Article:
puppy with dog flu

Puppies and immune-compromised dogs can quickly progress from a minor case of the flu to pneumonia, and require emergency veterinary care if they are to have any hope of recovery. Intravenous fluids, antibiotics, and fever-relieving NSAID medication pulled this puppy with pneumonia through.

Don’t wait until a few days before boarding to get the vaccine. The dog should not be considered protected from disease until two weeks after his second vaccination. After the initial series, the flu shot is given annually.

If your dog is not in social situations or flu has not been reported in your state, the flu vaccine is not necessary. If you’re uncertain whether your dog should receive the vaccine, your veterinarian can help guide you.

Want more information on vaccination protocols for dogs? Find it here.


Overall, while canine influenza can be serious, in most cases the symptoms are mild and self-limiting. Even in severe cases, the mortality rate is low – but some dogs do die from the illness. Vaccination is very effective and should be pursued for dogs in highly social environments.

Catherine Ashe graduated the University of Tennessee College of Veterinary Medicine in 2008. After a small-animal intensive emergency internship, she has practiced ER medicine for nine years. She is now working as a relief veterinarian in Asheville, North Carolina, and loves the GP side of medicine. In her spare time, she spends time with her family, reads voraciously, and enjoys the mountain lifestyle.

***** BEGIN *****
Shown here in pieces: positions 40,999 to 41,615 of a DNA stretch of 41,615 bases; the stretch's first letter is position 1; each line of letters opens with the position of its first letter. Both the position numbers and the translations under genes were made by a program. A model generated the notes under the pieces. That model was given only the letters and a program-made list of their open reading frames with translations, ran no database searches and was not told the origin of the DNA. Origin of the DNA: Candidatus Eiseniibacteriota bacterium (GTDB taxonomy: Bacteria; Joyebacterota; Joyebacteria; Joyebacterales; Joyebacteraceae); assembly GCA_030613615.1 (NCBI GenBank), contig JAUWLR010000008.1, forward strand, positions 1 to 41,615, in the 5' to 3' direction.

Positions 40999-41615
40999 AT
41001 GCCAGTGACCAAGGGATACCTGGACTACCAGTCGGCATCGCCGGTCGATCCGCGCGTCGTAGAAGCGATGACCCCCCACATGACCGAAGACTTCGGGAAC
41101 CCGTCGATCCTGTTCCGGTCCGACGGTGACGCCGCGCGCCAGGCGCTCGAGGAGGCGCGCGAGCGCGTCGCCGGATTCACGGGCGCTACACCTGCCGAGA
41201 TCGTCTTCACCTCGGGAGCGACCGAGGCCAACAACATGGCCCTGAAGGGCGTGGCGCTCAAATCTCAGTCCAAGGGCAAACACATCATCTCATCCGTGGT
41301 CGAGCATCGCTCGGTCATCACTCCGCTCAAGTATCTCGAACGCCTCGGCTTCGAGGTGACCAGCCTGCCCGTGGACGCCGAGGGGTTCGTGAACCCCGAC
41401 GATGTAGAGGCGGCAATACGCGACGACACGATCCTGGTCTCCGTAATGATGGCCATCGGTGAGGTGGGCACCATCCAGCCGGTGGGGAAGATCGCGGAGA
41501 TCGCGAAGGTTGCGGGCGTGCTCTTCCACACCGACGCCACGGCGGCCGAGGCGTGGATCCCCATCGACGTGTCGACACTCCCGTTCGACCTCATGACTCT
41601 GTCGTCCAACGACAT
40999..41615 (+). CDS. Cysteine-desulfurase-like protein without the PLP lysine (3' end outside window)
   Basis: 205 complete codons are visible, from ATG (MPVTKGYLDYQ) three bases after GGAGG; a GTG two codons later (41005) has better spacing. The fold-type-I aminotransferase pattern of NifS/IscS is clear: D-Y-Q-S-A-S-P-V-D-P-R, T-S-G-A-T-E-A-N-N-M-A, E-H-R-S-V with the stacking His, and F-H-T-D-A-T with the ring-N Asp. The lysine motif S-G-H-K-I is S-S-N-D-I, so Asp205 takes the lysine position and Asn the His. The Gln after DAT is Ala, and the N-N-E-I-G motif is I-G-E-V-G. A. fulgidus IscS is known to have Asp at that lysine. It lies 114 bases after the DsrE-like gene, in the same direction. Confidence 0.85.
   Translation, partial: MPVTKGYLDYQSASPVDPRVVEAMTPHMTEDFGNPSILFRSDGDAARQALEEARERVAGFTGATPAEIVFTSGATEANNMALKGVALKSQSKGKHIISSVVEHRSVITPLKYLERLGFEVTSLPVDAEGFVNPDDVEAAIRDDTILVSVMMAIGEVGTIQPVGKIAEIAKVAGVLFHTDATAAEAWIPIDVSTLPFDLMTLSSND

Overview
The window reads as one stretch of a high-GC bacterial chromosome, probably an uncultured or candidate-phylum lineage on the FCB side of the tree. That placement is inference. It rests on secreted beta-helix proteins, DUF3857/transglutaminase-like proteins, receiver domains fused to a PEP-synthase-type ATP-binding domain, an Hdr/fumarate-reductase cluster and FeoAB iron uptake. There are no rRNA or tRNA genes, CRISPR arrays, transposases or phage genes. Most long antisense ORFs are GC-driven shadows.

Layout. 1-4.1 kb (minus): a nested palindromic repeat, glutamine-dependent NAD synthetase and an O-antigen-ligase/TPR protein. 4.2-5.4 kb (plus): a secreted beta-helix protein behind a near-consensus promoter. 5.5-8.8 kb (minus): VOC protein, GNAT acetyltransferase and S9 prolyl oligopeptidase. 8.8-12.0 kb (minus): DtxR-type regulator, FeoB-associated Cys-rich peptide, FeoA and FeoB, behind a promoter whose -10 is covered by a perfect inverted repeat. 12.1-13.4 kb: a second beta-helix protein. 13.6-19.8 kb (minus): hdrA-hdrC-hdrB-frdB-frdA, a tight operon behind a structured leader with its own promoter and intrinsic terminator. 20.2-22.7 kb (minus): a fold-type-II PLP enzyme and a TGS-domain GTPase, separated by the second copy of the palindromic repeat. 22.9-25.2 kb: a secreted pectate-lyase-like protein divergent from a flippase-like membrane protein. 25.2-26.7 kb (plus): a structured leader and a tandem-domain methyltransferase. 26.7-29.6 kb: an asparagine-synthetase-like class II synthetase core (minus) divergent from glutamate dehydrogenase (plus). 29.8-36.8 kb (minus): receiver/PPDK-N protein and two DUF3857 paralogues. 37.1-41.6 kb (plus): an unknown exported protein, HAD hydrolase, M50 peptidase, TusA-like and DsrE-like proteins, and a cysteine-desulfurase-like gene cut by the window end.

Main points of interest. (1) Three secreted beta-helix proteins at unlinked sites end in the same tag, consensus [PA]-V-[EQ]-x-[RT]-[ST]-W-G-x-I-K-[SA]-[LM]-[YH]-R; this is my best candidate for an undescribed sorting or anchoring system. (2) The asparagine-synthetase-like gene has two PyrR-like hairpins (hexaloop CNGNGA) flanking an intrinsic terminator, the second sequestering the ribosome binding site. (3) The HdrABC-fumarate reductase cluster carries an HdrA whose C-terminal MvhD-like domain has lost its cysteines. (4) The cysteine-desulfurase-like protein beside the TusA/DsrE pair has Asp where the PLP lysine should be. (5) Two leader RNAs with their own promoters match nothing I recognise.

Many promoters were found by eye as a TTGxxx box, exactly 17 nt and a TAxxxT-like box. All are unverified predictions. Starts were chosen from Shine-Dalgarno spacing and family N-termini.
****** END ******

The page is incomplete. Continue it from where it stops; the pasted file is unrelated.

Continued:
Comments (6)

I agree with the posting above, I'm 60 yrs old and never had the flu shot... why would I give it to my healthy dog. I work hard (for both my dog and my family) at eating the right foods and taking supplements to build our immunities strong to fight any illnesses. I think that this scare tactic is just another ploy from Big Pharma to keep us in a state of needing them... they have no cures, just treatments to line their pockets. They don't make money suggesting to eat healthier. I agree that if you don't take care of yourself (pets included) that maybe these shots would help lessen the symptoms... however there are many drawbacks to consider...these vaccines are not my choice. Just my 2 cents.

Posted by: ANNIEO | October 18, 2018 10:46 AM    Report this comment

My dogs participate in a number of different dog events. After two unknowingly brought the H2N3 home from a show last May, I will keep my dogs vaccinated. My entire household was very sick within 3 days, including a 13-year-old and a pregnant bitch a week away from whelping. It was very frightening and NOT an experience I care to repeat.

Posted by: imacorgimim | June 25, 2018 9:40 AM    Report this comment